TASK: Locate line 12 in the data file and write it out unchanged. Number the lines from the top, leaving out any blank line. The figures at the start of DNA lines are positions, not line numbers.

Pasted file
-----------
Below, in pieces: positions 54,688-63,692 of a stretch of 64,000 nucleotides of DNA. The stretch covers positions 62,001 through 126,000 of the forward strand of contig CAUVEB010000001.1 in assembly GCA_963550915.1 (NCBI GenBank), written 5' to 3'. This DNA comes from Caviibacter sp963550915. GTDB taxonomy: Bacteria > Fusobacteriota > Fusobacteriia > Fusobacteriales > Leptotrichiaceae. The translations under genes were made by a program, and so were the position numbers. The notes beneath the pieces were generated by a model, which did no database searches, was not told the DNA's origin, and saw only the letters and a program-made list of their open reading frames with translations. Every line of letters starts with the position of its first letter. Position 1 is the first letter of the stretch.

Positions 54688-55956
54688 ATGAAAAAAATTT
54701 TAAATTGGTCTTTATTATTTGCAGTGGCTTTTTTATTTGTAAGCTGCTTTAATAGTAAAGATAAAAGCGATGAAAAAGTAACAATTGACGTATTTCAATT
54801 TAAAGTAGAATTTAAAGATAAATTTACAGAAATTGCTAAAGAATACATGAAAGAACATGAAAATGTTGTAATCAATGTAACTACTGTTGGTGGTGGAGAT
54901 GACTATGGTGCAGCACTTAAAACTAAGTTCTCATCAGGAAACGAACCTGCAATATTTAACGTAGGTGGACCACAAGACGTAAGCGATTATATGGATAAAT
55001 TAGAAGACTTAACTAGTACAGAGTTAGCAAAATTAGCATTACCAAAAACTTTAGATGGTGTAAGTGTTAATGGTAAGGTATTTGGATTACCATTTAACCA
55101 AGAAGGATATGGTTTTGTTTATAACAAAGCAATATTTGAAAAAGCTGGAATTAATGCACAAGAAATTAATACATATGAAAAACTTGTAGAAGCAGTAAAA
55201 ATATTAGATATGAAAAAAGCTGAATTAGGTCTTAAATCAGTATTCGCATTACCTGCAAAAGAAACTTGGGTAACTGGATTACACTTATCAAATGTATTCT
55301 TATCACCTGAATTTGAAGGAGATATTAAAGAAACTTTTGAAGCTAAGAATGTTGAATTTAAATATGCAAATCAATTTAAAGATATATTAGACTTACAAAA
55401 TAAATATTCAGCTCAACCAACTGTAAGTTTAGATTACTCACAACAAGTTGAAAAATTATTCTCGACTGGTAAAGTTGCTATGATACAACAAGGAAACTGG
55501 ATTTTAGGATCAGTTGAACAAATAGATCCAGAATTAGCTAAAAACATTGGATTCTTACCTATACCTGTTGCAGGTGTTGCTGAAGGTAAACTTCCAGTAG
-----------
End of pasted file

55501 ATTTTAGGATCAGTTGAACAAATAGATCCAGAATTAGCTAAAAACATTGGATTCTTACCTATACCTGTTGCAGGTGTTGCTGAAGGTAAACTTCCAGTAG